Do I have denture stomatitis symptoms if the roof of my mouth is irritated and has patchy spots on it? I went to the dentist for the problem, and she took a quick look and diagnosed me with denture stomatitis. Is that all there is to the diagnosis? Shouldn’t she have taken some kind of test? My dentist told me to work harder and keep my mouth and dentures clean, and the problem should gradually improve. Then, she gave me a pamphlet to read about the condition. That was a frustrating dental visit. I appreciate any insight you can give me. Thanks. Dee from Lansing, MI
What Is Denture Stomatitis?
Denture stomatitis is inflammation and soreness in the mouth that can be aggravated by wearing dentures. Stoma is a Greek word that means mouth or opening. Words that end in “itis” refer to inflammation. Research shows that 70 percent of people who wear dentures are affected by denture stomatitis. In 2013, a study published in The Journal of Prosthetic Dentistry showed that people with Type 2 diabetes are more likely to experience oral inflammation beneath their dentures than people who don’t have diabetes at all. Sixty-one percent of type 2 diabetes patients were affected, while only 38% of non-diabetic denture wearers in the study had denture stomatitis.
What Are Denture Stomatitis Symptoms?
Denture stomatitis symptoms are irritation, soreness, patches, or swelling that can affect your mouth, throat, tongue, gums, inner cheeks, or lips. A dentist can tell if you have the condition by examining your mouth and the pattern of redness or patches on your oral tissue. Also, your dentist may swab your mouth and send the sample to a lab for confirmation. The condition affects each person differently, so you may experience some of the following denture stomatitis symptoms:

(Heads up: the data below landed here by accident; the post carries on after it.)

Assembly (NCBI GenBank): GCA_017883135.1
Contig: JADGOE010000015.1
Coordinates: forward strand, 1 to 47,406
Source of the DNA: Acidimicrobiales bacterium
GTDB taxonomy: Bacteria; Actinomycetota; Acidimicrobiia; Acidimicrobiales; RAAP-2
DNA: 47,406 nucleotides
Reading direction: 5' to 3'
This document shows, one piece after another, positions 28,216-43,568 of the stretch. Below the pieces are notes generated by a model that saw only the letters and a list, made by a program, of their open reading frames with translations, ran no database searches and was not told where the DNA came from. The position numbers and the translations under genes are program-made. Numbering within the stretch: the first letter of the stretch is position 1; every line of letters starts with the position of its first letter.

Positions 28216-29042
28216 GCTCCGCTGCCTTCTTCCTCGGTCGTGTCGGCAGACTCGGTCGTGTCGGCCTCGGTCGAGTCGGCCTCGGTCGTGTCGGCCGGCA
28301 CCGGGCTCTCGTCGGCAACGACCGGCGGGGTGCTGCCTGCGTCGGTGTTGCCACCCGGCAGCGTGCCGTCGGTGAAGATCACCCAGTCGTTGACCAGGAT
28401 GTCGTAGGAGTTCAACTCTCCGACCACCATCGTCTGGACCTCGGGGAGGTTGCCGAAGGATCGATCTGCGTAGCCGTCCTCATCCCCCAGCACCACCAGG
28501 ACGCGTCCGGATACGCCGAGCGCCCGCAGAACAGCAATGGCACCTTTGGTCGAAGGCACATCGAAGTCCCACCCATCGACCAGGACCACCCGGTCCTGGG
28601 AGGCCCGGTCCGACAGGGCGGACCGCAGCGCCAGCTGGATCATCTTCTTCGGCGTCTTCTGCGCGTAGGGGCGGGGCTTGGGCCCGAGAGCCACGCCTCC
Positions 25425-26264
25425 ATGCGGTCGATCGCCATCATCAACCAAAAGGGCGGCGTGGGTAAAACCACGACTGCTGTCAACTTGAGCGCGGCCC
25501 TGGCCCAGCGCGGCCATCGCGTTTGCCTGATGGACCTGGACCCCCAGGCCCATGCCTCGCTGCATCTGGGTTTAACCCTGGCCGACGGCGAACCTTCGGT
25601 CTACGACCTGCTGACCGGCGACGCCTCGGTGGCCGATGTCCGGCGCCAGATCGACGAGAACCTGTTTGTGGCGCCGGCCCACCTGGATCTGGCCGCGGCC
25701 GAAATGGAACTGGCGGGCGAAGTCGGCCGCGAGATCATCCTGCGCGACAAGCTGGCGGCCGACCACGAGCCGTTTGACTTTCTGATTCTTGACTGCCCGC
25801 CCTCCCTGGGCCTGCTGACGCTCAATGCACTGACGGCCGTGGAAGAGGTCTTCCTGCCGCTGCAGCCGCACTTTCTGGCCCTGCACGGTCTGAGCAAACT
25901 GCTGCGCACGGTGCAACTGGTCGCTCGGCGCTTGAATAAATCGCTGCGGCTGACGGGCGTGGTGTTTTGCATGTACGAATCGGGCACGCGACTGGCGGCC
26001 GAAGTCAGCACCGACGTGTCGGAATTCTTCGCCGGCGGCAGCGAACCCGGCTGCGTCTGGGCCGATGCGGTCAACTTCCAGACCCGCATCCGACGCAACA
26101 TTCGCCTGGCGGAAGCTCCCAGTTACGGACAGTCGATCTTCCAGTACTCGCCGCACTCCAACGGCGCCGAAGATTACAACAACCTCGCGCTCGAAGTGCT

- Painful or uncomfortable swallowing
- Sore throat or mouth
- Sores or cracks in the corners of your mouth
- White or red patches in your mouth, including your inner cheeks, gums, lips, tongue, or palate (roof of your mouth)
How Can You Get Relief from Denture Stomatitis?
You can relieve denture stomatitis by practicing good oral hygiene, getting routine examinations to ensure your denture fits appropriately, and allowing your mouth to rest from dentures. Consider the precautions below:
- Ensure you only receive custom dentures that fit correctly and don’t irritate your gum tissue. If your dentures rest directly on your gums, it increases the chances of irritation.
- Some patients support their dentures with dental implants to prevent dentures from resting on their gums. However, not everyone can afford implant-supported dentures, and not all patients are candidates.
- Keep your mouth and your dentures clean. Rinse your mouth and dentures after meals to remove food debris whenever possible. Food particles beneath a denture can breed bacteria and infection. Smoking can also irritate your gums, encouraging yeast infection in your mouth. Brush your dentures, mouth, tongue, and the roof of your mouth daily.
- Avoid wearing dentures while you sleep. Instead, soak them in fresh water or denture-soaking solution. Your saliva production decreases while you sleep, which increases the chances of bacteria and plaque buildup on your dentures.
- Drink plenty of water to prevent dry mouth and remove acid and bacteria from food.
- Limit your sugar intake.
- Avoid smoking.
- Keep your regularly scheduled dental appointments. A thorough examination by your dentist promotes early detection of oral health issues that may be developing. Inform your dentist immediately if you experience any irritation in your mouth or around your dentures.
Denture stomatitis is not automatic for people with dentures. Partner with your dentist to maintain good oral health and get denture maintenance as needed.
Dr. James Gavrilos, a Barrington, Illinois, accredited cosmetic dentist, sponsors this post.